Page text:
The Ornamental, Decorative and
Very Tasty Sage Plant

With over 750 varieties, the gorgeous sage plant (Salvia) belongs to the mint family of plants and has been a welcome addition to herb gardens around the world for centuries. 

Native to much of southern Europe, the Middle East, parts of Asia and North Africa, as well as both North and South America, its woody stems and pretty mauve, purple or white flowers and easy maintenance are appealing to every level of gardener.

Many Uses For Sage Herb

picture of sage plants

Depending on which sage plants you grow, they can be perennials, annuals and biennials with various sub-species.

And it has many uses, whether fresh or dried.

The chopped leaves can be added to salad, stuffing, herb butter, omelettes, soups and to meats for fragrant flavour.

Or use it fresh or dried to make a healthy drink. Click here for my easy sage tea recipe.

You can use it in a hot bath to cleanse your mind, ease your dry skin and calm your nerves. It's also an excellent insect repellent, and is a common ingredient in fragrant pot pourri.

Note: Its name derived from the Latin salvere, which comes from the word meaning “to save”.

This is apt as this herb has many health benefits, the extracted sage essential oil especially so. Read more on the oil.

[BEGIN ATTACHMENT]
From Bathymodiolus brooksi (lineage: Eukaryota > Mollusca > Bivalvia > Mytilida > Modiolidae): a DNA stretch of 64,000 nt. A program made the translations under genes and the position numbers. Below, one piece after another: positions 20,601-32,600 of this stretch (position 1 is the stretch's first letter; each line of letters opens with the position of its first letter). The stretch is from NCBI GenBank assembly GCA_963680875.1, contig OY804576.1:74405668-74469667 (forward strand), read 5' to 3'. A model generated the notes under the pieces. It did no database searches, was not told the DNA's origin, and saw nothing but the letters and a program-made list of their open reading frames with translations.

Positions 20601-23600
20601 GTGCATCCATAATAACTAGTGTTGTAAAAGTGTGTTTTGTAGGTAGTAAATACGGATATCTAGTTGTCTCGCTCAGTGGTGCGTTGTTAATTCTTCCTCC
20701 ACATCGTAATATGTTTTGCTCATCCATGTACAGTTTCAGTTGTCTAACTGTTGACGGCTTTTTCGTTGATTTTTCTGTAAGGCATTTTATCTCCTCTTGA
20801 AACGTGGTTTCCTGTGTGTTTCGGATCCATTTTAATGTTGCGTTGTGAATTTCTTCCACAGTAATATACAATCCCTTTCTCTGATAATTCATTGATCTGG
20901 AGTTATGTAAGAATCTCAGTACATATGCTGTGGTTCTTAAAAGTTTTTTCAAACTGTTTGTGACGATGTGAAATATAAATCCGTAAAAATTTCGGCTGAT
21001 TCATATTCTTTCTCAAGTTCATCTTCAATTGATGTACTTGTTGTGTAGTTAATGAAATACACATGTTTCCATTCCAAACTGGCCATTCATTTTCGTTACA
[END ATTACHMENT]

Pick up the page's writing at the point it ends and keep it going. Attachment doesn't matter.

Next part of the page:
Varieties of Sage Plant...

Here are just a few of the nearly thousand varieties you could grow. Most are edible, some non-edible...

White sage, meadow, autumn, bog, pineapple, Texas and Jerusalem.

If you prefer an ornamental, decorative plant, I suggest Mexican bush sage. This non-edible variety is a favourite of gardeners. 

Growing Some...

Apart from culinary uses, another reason for considering adding it to your garden is for the benefit of all your other plants.

sage picture

Sage can attract honeybees to the garden, helping to pollinate your flowers. It can also help drive away certain common garden pests, including some moths.

It also plants nicely with rosemary, and helps improve the taste of your cabbage.

With so much to gain, and so little work required, why not add a sage plant or two to a sunny corner of your garden?

For detailed steps and advice, see my growing sage page.

Image Links to Other Herb Plants You May Like to Read About

Rosemary - Healthy With Many Culinary Uses

Basil - Growing and Using the King of Herbs!

Everything You Need to Know About Parsley 

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Homemade Herbal
Tea Recipes

Jason Pitcher

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